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A Trip Around the World - Who Makes Your Stuff, and Where

written by: Aaron R.•edited by: J. F. Amprimoz•updated: 12/12/2011

Your electronics often have an interesting history, with many of them coming from countries spread out across the world. But just how weak is this chain? Is it spread too thin? What does the globalization of the modern manufacturing system mean for you?

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    The Basics

    Just One Part of Many in an Average Computer One could write a book about the effects that globalization has had on a variety of markets, cultures and entire countries. That's not really what we're going for today though. Instead, let's look at just how much you depend upon a complex international system to run flawlessly to provide the latest technology to you in a timely manner.

    There are a few basic and contradictory ideas that dominate any discussion about business. First, is that efficiency reigns supreme. You do labor where it's available cheaply, use equipment where it's available cheaply and get your raw materials from cheap providers. This keeps costs low and the business strong. Second, is that going abroad to seek out said savings will greatly weaken a company, and the industry as a whole.

    The larger you make a chain, the more vulnerable it is to failure. There are great tradeoffs in any decision. For the average consumer, some of these tradeoffs could become very apparent with just a little change.

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    Raw Materials Are in Short Supply

    It's not a huge secret that there's a bit of a problem with rare earth metals.

    Rare earth metals, which are not actually that rare (the group was named a few centuries ago before anyone knew better), are effectively a magic metal. Without spending a few pages on their very useful properties, just note that they're used in just about anything that we consider cool electronics. Handheld devices, hybrid cars, wind turbines, just about anything that's fairly innovative makes use of them. They have a lot of neat little properties that make devices work better, but they are particularly prized for their easy use as magnets. In recent years, they've been vital in efforts to shrink technology down into more portable forms, which is obviously a fairly important thing.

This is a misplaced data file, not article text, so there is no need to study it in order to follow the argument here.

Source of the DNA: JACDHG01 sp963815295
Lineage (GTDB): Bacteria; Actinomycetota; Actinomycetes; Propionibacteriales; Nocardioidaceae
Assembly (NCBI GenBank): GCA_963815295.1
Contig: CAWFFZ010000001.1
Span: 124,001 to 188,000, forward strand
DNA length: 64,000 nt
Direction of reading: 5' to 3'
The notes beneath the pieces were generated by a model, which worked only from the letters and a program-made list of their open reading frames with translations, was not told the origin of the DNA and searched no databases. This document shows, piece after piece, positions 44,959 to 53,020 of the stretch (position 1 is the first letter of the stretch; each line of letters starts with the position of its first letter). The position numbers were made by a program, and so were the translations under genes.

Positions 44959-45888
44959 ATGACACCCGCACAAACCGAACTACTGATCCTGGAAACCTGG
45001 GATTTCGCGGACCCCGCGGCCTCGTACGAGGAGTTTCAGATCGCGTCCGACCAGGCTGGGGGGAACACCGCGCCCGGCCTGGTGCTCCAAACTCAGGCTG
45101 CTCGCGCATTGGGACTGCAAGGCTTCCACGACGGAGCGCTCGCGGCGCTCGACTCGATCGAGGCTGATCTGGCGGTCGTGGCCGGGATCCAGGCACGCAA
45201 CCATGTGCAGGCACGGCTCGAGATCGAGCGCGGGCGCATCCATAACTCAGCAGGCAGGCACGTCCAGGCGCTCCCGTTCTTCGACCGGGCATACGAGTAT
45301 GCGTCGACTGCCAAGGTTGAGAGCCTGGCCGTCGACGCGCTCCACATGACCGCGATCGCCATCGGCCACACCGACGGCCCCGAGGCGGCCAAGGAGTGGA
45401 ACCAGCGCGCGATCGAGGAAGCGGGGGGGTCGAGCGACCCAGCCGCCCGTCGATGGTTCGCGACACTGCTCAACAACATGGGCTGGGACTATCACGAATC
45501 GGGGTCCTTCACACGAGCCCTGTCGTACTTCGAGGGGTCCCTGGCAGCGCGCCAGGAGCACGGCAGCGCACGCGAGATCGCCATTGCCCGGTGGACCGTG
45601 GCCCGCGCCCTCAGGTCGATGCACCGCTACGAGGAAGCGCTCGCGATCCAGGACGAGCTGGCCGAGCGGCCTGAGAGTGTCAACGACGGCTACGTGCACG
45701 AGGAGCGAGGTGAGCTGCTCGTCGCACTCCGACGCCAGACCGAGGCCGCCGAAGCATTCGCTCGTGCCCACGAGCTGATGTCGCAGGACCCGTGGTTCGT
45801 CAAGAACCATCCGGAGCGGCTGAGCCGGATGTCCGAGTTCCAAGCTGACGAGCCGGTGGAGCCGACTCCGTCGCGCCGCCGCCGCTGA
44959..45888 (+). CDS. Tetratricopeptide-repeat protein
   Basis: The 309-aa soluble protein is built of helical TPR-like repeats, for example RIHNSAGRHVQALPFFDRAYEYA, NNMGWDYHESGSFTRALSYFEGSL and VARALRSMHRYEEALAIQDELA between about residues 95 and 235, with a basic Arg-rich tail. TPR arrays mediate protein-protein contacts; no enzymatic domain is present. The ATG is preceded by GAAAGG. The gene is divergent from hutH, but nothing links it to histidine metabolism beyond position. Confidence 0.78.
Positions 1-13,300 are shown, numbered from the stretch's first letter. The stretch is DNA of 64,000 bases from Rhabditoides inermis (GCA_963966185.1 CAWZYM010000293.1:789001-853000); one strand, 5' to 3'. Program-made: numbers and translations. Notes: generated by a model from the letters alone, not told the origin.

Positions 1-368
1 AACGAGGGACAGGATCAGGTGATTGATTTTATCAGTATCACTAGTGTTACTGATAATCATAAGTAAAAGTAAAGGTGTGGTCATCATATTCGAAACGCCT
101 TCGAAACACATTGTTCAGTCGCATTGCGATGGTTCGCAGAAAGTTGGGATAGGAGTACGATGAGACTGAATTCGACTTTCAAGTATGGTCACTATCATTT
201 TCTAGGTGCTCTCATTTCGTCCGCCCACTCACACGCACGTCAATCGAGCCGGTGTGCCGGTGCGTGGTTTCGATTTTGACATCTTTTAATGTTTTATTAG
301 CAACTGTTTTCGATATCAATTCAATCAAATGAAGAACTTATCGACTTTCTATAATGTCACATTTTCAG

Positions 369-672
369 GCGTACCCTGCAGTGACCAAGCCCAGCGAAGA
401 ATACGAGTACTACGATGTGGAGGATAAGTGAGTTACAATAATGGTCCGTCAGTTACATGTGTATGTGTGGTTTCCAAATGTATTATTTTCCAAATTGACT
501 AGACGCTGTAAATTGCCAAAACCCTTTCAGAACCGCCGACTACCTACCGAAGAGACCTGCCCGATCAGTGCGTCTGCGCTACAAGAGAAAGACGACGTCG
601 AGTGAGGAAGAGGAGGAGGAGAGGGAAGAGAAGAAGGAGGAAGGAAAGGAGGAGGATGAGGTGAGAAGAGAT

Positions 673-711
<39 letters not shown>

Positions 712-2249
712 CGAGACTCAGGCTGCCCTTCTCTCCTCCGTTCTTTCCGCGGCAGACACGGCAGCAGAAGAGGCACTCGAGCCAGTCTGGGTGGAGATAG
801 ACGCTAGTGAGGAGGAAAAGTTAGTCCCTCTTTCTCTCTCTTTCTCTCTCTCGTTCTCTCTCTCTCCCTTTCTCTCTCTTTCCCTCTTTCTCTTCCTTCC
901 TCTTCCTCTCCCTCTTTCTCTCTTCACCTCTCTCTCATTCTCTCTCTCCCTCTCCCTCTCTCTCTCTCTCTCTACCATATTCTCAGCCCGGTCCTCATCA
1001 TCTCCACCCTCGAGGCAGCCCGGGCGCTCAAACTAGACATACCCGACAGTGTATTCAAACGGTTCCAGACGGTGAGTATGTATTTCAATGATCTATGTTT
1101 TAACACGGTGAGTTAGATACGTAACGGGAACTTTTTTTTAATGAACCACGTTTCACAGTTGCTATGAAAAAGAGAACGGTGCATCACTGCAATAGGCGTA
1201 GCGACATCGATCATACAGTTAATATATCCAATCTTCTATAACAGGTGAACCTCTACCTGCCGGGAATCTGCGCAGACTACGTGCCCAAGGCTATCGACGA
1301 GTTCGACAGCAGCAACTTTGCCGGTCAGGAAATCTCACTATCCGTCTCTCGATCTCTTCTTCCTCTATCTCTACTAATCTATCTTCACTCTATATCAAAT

The problem is that China absolutely dominates the market. It's tricky to put a precise number on it, but China is estimated to run at least 95% of current mining operations in the world. What does this mean for you? Well, if China is hit by an earthquake, trade will be disrupted. If there's a new set of labor protests, trade will be disrupted. If the US manages to draw China's anger and trigger a trade war, then yes, trade will be disrupted. And this means that our access to technological products at reasonable prices will be effected.

    This is a real problem too. China is already throwing its weight around a little bit. They already used their rare earth metals as a bargaining chip in a short trade war and briefly placed an embargo on exports to Japan. And they've been cutting back on general exports recently with an apparent interest in improving their own reserves.

    In the long run it's not a code red. There are other rare earth mineral deposits, including several located in the United States. China is the only key player at the moment because it was such a cheap supplier that it drove all the other mines to close. The market corrects, naturally. New mines are scheduled to open, new deposits are being located and recycling programs are popping up. Japan even instituted an "urban mining" program to recover materials that could be easily recycled.

    The market only works in the long run though. In the short-term, optimistic estimates state that new mines will take five years to set up (it's a real pain to mine rare earth mineral deposits) and until then we'll be digging through landfills to cannibalize old phones if there's a big enough disruption in China.

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    Manufacturing Is Vulnerable

    This is probably one of the easier points to make. I assume that most of the readers are aware of the flood that recently hit Thailand. If you weren't aware of it, then just note that Thailand has suffered some fairly absurd levels of flooding during the last few months. While the humanitarian toll is the true tragedy, there was another unexpected effect on the rest of the world. Thailand was a major supplier of hard drives (providing nearly 45% of the world's supply). A large number of facilities are now flooded and badly damaged, which means that there's a shortage. For a more detailed look at the situation, we have a write-up on the Thailand flood's effect on hard drive prices.